How A.I. Will Change the Marketer’s Role in 2017

Last week we assuaged the fears of marketers awaiting an I, Robot–style battle between machine and man. We can all breathe easily knowing that artificial intelligence will in fact enhance — not diminish — the value of the marketer’s work, and that AI will complement creativity and intuition in marketing. Still, the question remains: How will the marketer’s role change as AI is used to improve marketing performance?

“AI is starting to take marketers further away from everyday data and analytic challenges,” says Velocidi’s president, Mark Kovscek. Those challenges include what Kovscek calls “data cleansing” and then “slicing and dicing” the data — the time-consuming, error-prone process most people currently use to sort through mountains of marketing data and organize across channels and campaigns. Integrating data from multi-channel marketing campaigns, digital marketing initiatives, and social media marketing efforts usually takes the form of a somewhat taxing manual effort that requires endless Excel and Powerpoint documents; through automating this process, marketers will move away from manual data cleansing and slicing and dicing of data, into more analysis and insight development.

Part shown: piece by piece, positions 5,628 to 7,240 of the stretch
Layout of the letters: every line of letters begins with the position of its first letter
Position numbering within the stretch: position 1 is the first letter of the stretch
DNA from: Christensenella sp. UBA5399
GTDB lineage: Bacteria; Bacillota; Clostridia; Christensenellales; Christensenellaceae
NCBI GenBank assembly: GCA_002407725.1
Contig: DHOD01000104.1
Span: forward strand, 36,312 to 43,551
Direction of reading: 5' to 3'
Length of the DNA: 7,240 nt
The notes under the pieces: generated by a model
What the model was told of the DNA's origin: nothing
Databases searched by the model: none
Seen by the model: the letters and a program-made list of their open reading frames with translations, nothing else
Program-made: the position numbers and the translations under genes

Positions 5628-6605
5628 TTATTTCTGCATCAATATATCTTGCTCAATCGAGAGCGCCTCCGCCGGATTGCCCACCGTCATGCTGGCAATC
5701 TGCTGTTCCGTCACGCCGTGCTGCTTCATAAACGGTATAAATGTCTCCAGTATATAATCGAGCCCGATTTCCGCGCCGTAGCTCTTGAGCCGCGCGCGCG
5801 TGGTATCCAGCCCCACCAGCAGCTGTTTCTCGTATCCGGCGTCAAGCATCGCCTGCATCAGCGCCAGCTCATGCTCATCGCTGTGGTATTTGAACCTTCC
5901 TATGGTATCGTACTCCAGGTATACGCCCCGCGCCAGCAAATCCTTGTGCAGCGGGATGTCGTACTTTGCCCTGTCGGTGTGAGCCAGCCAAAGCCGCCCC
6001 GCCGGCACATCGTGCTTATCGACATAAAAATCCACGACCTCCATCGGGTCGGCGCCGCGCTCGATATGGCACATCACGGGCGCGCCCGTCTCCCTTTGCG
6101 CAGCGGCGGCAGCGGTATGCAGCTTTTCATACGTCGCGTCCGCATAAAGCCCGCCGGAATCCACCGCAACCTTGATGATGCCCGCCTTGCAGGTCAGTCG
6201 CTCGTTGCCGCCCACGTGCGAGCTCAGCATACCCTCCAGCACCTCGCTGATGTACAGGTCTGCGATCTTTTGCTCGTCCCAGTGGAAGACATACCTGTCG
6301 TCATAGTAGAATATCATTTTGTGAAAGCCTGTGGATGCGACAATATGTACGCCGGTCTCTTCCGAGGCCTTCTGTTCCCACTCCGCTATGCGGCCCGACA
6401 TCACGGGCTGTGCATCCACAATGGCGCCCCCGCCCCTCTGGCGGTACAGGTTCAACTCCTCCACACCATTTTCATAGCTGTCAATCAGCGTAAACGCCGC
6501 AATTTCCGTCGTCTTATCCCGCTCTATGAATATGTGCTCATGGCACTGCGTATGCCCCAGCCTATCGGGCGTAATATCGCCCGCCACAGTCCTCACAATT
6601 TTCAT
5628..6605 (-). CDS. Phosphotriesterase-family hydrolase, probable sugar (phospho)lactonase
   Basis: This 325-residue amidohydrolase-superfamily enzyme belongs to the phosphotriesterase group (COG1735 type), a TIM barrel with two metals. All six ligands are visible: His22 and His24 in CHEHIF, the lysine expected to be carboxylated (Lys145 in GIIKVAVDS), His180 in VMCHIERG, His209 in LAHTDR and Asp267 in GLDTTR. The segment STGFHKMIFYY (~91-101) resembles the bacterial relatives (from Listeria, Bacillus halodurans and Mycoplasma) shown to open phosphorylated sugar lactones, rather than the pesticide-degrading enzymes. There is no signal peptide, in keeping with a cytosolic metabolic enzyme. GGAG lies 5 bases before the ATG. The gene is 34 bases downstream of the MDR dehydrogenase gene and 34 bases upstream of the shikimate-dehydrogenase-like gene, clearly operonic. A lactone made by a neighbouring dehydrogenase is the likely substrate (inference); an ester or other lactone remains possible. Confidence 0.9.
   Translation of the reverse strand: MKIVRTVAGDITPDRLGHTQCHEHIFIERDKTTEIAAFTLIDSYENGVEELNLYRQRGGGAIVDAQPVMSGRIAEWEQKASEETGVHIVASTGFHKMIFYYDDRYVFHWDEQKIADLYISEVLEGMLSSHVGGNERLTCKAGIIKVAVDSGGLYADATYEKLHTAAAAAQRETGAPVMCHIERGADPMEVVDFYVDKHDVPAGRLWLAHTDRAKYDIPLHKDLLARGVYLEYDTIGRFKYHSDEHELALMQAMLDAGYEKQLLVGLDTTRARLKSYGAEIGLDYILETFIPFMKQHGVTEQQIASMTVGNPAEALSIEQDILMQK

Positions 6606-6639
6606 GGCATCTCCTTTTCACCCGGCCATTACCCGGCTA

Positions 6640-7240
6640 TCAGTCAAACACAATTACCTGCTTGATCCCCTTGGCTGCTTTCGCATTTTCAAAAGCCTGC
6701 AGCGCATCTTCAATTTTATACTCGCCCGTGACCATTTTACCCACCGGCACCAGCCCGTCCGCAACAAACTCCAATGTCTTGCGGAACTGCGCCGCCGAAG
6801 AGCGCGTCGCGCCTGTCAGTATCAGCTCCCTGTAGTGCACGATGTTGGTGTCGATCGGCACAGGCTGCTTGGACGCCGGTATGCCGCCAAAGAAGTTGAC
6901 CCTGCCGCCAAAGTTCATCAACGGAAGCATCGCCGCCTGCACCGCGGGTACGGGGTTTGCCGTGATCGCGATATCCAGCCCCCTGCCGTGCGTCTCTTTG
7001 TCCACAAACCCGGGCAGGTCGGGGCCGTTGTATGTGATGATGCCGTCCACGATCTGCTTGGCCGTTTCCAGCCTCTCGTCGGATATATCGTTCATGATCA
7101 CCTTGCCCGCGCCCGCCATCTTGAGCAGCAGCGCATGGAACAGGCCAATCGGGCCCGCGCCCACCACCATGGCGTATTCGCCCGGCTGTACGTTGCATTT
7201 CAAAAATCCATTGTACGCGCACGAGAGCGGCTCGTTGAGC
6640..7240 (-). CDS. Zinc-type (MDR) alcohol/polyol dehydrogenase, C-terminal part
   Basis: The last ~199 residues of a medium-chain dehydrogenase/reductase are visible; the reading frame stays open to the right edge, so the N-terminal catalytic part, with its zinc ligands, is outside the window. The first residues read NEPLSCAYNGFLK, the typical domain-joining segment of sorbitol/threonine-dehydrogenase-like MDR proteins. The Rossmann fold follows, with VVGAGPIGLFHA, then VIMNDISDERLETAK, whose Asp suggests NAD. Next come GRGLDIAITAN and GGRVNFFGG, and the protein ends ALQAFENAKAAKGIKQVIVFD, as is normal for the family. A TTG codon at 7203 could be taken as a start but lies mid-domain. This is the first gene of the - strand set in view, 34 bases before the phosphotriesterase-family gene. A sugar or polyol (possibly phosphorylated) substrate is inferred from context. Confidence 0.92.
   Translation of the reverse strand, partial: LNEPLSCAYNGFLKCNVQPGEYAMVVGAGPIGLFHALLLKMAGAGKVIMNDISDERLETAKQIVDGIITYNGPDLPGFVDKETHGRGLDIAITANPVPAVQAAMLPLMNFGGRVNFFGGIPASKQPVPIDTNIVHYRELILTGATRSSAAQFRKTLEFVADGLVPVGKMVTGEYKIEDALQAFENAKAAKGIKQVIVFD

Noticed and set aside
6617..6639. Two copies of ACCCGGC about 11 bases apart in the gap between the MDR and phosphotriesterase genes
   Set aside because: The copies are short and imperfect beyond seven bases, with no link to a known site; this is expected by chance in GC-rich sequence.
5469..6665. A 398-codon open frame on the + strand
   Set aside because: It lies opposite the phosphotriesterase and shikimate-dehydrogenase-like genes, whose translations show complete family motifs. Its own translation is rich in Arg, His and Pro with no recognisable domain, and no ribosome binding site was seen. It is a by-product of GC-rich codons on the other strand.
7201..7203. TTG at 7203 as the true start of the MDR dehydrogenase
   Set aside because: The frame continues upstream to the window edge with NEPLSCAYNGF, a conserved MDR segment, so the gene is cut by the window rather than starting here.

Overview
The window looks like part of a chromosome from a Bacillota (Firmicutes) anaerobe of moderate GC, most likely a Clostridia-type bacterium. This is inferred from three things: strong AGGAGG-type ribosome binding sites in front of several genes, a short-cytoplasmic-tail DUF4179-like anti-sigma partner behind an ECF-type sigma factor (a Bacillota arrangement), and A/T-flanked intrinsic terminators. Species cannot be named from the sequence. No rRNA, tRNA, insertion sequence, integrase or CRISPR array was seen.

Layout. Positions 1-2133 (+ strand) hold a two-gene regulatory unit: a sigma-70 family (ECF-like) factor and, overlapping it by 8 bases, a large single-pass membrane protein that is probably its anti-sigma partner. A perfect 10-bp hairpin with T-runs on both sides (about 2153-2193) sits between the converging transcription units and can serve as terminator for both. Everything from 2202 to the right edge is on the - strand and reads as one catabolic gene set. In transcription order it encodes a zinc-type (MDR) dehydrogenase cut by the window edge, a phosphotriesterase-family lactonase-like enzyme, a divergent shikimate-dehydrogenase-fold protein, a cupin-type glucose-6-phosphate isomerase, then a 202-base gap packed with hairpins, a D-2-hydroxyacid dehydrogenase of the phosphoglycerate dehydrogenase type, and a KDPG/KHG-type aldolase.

“Think about the marketing data and analytics value chain,” says Kovscek. “Most of the work is currently in the front end with data management. Then it gets thinner towards the end where insight development and marketing actions are formulated. What AI does is reverse it. So it’s thinner at the beginning, and fatter at the end where the higher-value activity happens.” 

AI will enable marketers to measure the impact of their marketing performance by beginning with insights that lead to strategic decision-making sooner. Rather than expending valuable time and energy sorting through data, marketers can rely on artificial intelligence to accelerate data management and analysis tasks, and to surface insights based on patterns in that data.

In its exploration of “marketing’s AI revolution,” Contently noted that the marketer will evolve into “someone part data scientist, part creative, who can work directly with AI systems.” There is an inherent fear that AI will undermine creativity and human intuition in marketing. Let’s debunk this! AI is only as good as the data you put in. It is the marketer’s job to understand which data streams are most important for answering the right questions about customer engagement, brand loyalty, and/or media spend efficiency. And while AI can unearth insights based on data patterns, it is the marketer’s job to make these insights actionable through creative and strategic decision-making. As Kovscek points out, “AI is a way to help prioritize those insights, understand how to create action-oriented decisions, and craft strategy.”

Still curious about the use of AI in marketing? Read more on our blog:

(Photo by Christopher Burns.)

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